Being in New York City recently and riding in a fair number of taxis over several days, I was repeatedly reminded that NASCAR has nothing on Manhattan cab-drivers. Flying up the West Side Highway while weaving in and out of traffic was both exhilarating and terrifying. I was also reminded that cabbies drive in much the way that people typically manage portfolios – alternately “putting pedal to the medal” and slamming on the brakes.
We do that for a variety of reasons. To begin with, we tend to focus on short-term results above longer-term performance and the investment process. In the shorter-term (and sometimes longer!), even the best process can underperform and even a dreadful process can succeed (sometimes it’s better to be lucky than good). We also respond to marketing that is passionate and certain to the exclusion of work that is careful, measured, thoughtful and honest, which can cause us to act rashly. In general, we like to be told what’s right rather than be shown what’s working. That preference leads to ideological rather than data-driven decisions, and that’s a huge problem.
If you think I’m wrong, or even if you are unconvinced, listen to the political marketing that will be virtually omnipresent this fall. Most of it will be cast in moral rather than practical terms. It’s the way we’re built.
Advisors and money managers are prone to these same defects, of course. This is largely understandable in that they (we) are human (obviously) and thus subject to the same foibles as everyone else. Moreover, they (we) are responsive and responsible to clients, and no client is entirely comfortable with losing money or underperformance no matter how thoroughly the plan and its risks were explained and agreed upon. For example, risk mitigation sounds great to clients when they are terrified, but they still tend to be pissed when the markets rally (even temporarily) and their lower risk portfolios underperform the high-flyers.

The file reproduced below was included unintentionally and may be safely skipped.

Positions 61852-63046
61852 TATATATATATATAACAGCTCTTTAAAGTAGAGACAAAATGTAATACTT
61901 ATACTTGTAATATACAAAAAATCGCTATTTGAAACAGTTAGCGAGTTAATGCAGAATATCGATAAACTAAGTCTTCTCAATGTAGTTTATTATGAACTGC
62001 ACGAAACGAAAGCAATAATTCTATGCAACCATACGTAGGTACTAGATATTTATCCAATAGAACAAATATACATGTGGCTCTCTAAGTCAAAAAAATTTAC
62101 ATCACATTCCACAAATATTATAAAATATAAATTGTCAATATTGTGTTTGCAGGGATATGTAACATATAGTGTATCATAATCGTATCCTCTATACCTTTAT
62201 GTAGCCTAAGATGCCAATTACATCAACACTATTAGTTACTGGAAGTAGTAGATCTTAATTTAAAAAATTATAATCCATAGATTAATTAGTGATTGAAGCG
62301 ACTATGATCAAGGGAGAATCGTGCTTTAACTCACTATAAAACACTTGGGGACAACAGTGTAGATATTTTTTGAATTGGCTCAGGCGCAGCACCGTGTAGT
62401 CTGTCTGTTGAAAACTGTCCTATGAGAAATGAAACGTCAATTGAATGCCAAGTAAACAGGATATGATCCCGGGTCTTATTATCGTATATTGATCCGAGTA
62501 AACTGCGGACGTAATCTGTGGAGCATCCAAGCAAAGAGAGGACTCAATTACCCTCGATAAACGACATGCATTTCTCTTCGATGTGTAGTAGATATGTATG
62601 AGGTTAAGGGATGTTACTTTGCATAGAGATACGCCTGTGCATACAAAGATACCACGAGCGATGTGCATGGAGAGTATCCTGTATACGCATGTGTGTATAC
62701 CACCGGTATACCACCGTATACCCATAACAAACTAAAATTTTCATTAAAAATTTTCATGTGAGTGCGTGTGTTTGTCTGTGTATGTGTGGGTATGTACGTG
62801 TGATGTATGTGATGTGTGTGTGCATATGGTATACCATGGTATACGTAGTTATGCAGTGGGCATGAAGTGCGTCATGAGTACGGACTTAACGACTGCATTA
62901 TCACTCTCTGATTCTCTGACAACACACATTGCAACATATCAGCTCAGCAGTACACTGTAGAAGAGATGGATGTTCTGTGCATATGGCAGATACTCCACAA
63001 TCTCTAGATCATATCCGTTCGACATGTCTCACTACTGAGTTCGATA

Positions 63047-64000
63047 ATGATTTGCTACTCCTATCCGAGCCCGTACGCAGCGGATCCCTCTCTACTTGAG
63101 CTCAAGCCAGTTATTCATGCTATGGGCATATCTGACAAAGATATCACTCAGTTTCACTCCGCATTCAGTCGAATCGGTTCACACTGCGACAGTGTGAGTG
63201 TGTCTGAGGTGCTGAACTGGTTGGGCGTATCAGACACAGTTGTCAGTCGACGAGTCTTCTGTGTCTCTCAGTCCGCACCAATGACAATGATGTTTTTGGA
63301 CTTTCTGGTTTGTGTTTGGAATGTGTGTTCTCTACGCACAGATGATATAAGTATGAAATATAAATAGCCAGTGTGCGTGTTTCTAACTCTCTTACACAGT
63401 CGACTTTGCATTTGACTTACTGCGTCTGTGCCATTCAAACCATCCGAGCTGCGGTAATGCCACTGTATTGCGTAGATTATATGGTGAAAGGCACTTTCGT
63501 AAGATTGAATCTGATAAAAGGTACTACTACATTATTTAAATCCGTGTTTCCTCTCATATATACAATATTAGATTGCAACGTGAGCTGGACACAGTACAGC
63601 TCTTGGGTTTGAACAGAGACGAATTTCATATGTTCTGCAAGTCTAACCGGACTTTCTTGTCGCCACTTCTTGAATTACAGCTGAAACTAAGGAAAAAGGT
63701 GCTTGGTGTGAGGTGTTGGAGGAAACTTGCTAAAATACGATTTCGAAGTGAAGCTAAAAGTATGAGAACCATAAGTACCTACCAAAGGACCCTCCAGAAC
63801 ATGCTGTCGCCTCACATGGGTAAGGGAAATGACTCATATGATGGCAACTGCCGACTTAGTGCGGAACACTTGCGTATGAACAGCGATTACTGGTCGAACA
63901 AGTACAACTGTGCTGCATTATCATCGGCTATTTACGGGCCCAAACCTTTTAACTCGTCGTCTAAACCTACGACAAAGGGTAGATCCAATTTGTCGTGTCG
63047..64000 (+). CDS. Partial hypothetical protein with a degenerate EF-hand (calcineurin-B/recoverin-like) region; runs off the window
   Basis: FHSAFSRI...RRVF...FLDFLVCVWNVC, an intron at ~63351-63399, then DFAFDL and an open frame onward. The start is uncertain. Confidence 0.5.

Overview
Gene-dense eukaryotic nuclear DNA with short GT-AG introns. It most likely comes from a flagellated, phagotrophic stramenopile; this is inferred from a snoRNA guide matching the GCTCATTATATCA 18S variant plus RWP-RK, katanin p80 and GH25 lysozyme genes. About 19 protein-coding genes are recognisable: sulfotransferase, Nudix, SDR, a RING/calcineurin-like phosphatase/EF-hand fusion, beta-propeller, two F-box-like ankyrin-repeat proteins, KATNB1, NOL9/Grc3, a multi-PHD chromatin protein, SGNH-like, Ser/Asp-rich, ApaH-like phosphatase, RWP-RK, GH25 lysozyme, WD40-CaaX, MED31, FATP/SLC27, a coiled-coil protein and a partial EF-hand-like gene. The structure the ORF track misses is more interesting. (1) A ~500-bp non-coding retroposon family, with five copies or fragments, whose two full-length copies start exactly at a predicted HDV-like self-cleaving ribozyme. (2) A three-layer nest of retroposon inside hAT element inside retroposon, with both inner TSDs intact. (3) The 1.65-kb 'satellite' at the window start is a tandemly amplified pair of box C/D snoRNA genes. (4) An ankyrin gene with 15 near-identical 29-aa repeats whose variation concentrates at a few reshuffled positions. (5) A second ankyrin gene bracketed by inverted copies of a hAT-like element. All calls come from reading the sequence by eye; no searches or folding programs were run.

For advisors, the key question is how to respond to these realities. In my view, that means deciding whether to build a business for the long-term or merely to trade-as-you-go. That means acting as a fiduciary and building a business via fees rather than commissions. Some clients won’t be satisfied with the long-range view and it hurts to lose clients. Moreover, it’s usually harder to attract clients without shiny objects and claims of certainty.
That’s unfortunate, but nobody claimed this was going to be easy. I know that the long-term doesn’t pay the bills when one is just starting out (and getting to “critical mass” within a fee context can be very difficult), but once established with the right type of client, sustaining such a business is easier and it’s also a lot more fun. Best of all, it’s the right thing to do. Instead of reacting to the next new thing or the latest gyrations of the markets or the talking heads on CNBC, you can actually build relationships and, in the process, help people reach their goals and even their dreams.
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